Partners: Beware of 'Reinventing the Wheel'
Growing businesses have problems. There are many resources to help you address those problems; the opportunity is for you to use them.
- By Ken Thoreson
- March 04, 2013
As you read this column, I hope by now you've spent time reflecting on what worked and what didn't work during 2012.
There's a quote, frequently attributed to Albert Einstein or occasionally Mark Twain, and used to good effect by Alcoholics Anonymous, that the definition of insanity is "doing the same thing over and over again and expecting different results."
To succeed as a Microsoft partner in 2013, I believe you do need to pay attention to the details of managing your business -- but also to the business environment you'll face (alongside everyone else). Based on your personal and organizational maturity curve and business environment, you'll experience certain challenges at various stages of your business. Some inflection points that I've seen trigger significant challenges include when employee levels reach 10, 25 or 60 employees, or when launching new practices such as cloud, mobility or customer relationship management.
To limit the effects of hitting a business challenge during 2013, it's important that you perform an assessment on your existing business model. (Acumen Management Group offers a comprehensive, free online assessment that many partners use to simply measure their maturity.)
This is Acumen Management's 16th year of providing consulting services to the partner community, and I've experienced many conditions that are unique to certain partners. But the vast majority of partners face common challenges, and best practices can resolve these typical problems. During a recent partner-consulting visit I was asked about employee turnover and hiring better salespeople. I responded by suggesting that employees tend to leave organizations because of:
- Poor products to represent
- Bad customer service
- Change in compensation plans
- Loss of confidence in the company
- Bad management
- Merger, layoffs and acquisitions
- "Grass is greener" syndrome
The mistake that's most common, however, is "reinvent the wheel" syndrome. Problems come up and people are assigned the responsibility to solve them by creating new systems, adding procedures or hiring more people. I see so much wasted energy and loss of time and profits by partners who attempt to improve their business by trying to figure out solutions to their own problems. I'm not directly "selling" my consulting services -- what I'm suggesting is for partners to continue to explore solutions to their problems by taking the easy route.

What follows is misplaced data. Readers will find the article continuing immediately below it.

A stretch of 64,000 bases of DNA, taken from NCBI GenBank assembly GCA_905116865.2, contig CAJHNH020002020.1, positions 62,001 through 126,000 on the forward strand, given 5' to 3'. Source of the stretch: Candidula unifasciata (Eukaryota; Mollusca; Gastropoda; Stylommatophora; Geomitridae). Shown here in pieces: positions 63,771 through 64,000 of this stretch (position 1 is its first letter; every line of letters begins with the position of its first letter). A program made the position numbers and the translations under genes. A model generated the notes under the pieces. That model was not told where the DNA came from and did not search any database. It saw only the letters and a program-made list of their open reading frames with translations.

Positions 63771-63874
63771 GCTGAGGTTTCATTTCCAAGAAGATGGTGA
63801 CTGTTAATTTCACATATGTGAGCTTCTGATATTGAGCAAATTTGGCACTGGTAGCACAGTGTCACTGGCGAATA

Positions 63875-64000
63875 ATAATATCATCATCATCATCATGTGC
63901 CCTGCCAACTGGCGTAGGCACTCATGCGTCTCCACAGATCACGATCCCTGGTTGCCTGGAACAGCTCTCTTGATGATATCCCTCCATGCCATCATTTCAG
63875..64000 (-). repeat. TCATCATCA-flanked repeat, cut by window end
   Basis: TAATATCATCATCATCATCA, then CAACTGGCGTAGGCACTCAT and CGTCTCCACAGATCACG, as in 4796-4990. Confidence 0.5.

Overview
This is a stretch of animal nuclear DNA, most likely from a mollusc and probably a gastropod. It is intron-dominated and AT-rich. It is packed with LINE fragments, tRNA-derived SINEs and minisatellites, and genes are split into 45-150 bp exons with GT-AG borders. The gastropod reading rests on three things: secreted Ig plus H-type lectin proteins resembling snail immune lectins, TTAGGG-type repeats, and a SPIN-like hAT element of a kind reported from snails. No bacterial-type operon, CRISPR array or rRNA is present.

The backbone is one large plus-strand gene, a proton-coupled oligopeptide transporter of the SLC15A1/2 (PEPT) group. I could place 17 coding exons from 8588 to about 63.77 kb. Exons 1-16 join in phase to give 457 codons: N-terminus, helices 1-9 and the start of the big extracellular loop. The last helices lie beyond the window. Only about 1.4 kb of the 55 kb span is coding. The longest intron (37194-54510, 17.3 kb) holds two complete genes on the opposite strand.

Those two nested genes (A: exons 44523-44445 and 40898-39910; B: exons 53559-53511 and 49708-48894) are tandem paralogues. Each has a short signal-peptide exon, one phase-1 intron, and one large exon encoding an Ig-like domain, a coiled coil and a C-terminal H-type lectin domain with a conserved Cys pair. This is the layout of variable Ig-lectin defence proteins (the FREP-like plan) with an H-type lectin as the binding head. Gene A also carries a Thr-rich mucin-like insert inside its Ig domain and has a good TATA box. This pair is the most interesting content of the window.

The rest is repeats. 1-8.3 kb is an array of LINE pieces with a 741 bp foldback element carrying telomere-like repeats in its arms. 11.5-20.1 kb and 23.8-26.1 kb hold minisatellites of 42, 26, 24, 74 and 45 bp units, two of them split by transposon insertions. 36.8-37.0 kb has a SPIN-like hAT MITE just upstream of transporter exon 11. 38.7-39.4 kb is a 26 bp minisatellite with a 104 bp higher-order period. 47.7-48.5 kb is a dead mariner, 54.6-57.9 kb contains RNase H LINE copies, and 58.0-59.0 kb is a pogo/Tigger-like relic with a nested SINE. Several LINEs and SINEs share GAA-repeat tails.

The rise of peer groups has assisted hundreds of partners in learning from each other. In my own peer group, sales managers explore a variety of situations and solutions to a host of problems. In past columns, I've suggested that benchmarking can be a hugely successful process in allowing your management team to see how other partners manage their businesses. One hint: This year, make a commitment to visit at least one similar partner with higher revenues than yours and explore their approach to leading their organization.
Redmond Channel Partner magazine has provided a great resource for you to seek out solutions to many of the problems facing the Microsoft partner ecosystem. I've been writing this column for many years, and each time I attempt to address issues that I see partners facing with potential solutions. You can find an archive of those columns and my frequent blog entries at RCPmag.com. If you glance through the column titles, you may find, for free, a solution to a problem you're facing today.
As the psychiatrist Theodore Rubin said, "The problem is not that there are problems. The problem is expecting otherwise and thinking that having problems is a problem." If a business is growing, it's going to have problems. There are many resources to help you address those problems; the opportunity is for you to use them.
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Ken Thoreson is managing director of the Acumen Management Group Ltd., a North American consulting organization focused on improving sales management functions within growing and transitional organizations. You can reach him at firstname.lastname@example.org.